Rather than a 2-2 layout as you'd expect of airlines like Qantas and Virgin Australia in short-haul business class, that places the KLM configuration as 3-3.

In each trio of seats, the aisle and window may be occupied, but the middle definitely won't be – and if you're travelling during winter, that's a great place to hang a jacket or coat.

With a seat pitch of 33 inches (84cm – more than in regular economy and Economy Comfort), there's room enough for such a quick intra-Europe hop, without your knees touching the seat in front.

Stretching your legs outwards and forwards finds even more space.

Still, unlike Club Europe business class offered by competitor British Airways between London and Amsterdam, there's no cocktail table over that vacant seat: it's just kept free, giving you extra elbow room.

Speaking of room, that centre seat does have a regular tray table that can be lowered and used in lieu of your own, such as to hold a drink.

These tables have a grooved cup holder on each side, so you can share that middle table with your distant seatmate: or indeed, use your own as a sturdy surface for any laptop work.

It wasn't obvious that inflight power was available until we asked, but each seat has an international-style outlet hidden directly below it, facing forwards.

In terms of direct competition, KLM's Europe Business Class offers more legroom than BA's Club Europe on competing routes, and is reasonably comparable with other major European carriers like Air FranceLufthansa and SWISS.


With an 11:40am departure from Amsterdam, this flight oddly served breakfast – and indeed, the same menu as the day's 5am services.

That found a breakfast plate of yoghurt, fruit salad, cheese, a warmed roll, and other light bites.

But for this traveller connecting from Singapore to London via Amsterdam, it came as the third breakfast of the day – the first before landing in Amsterdam, and the second in the lounge.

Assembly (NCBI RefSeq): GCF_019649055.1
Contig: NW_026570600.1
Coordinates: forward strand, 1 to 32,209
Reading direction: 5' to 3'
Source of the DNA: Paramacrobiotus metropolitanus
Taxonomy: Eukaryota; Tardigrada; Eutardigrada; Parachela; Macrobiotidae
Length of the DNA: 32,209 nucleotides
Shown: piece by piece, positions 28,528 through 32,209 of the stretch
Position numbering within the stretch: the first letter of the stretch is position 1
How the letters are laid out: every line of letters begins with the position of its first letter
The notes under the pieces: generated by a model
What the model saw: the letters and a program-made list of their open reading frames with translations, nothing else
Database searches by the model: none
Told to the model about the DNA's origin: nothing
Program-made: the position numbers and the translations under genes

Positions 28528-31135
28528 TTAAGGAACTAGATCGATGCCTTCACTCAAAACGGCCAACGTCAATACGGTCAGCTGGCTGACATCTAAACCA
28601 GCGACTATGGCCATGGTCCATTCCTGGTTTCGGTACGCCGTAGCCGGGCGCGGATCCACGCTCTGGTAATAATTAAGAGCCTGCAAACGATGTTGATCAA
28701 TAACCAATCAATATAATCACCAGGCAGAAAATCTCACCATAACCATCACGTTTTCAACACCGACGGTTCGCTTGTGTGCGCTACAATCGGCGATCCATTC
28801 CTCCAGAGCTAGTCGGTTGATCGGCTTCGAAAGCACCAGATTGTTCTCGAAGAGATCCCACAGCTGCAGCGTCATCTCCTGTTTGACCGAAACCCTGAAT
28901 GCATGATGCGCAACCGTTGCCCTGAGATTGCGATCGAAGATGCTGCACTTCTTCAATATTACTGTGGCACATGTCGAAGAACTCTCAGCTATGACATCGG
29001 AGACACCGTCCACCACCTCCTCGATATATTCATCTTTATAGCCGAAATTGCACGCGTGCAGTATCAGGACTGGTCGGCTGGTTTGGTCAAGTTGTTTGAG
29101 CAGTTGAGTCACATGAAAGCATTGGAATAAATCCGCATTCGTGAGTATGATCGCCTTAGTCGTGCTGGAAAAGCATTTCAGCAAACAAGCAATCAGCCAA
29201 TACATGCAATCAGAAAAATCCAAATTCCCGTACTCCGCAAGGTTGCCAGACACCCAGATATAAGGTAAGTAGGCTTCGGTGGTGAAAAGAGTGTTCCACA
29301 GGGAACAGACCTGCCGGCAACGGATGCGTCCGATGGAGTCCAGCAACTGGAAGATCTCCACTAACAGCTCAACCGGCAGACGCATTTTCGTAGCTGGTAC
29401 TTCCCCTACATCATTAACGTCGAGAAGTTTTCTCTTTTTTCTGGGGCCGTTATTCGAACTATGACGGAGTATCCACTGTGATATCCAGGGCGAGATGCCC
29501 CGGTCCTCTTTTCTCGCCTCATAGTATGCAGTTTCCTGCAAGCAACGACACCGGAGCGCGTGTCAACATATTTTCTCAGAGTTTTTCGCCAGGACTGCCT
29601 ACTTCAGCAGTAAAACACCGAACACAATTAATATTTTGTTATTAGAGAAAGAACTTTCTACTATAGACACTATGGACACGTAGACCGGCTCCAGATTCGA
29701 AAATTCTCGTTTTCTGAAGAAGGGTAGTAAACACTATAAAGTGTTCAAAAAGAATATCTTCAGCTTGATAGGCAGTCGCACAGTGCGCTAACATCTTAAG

Had the flight departed just 20 minutes later, it would have qualified for a 'lunch' service – but at least, bubbles weren't away. 

While we'd love to see that 'lunch' timing brought forward by an hour or so, 'breakfast' flights still provide a full bar, if you're so inclined.

It was charming to have a menu booklet on such a short leg, which helpfully listed every beverage option available on board. 

Entertainment & Service

On these very short journeys – which are barely longer than Sydney-Canberra – entertainment is whatever you bring with you.

However, don't stay too glued to your screen as you approach London – the view out the window is worth pausing for.

While KLM's Europe Business Class seat isn't on-par with what many Australians are accustomed to at home, it remains competitive with the local European market.

To that end, KLM offers the most legroom in business class of any airline flying between Amsterdam and London, and while it may lack BA's fixed cocktail table, it makes up for it in comfort.

Also reviewed: KLM E190 business class, London-Amsterdam

Chris Chamberlin travelled to London as a guest of KLM.

Chris C.

Chris is a a former contributor to Executive Traveller.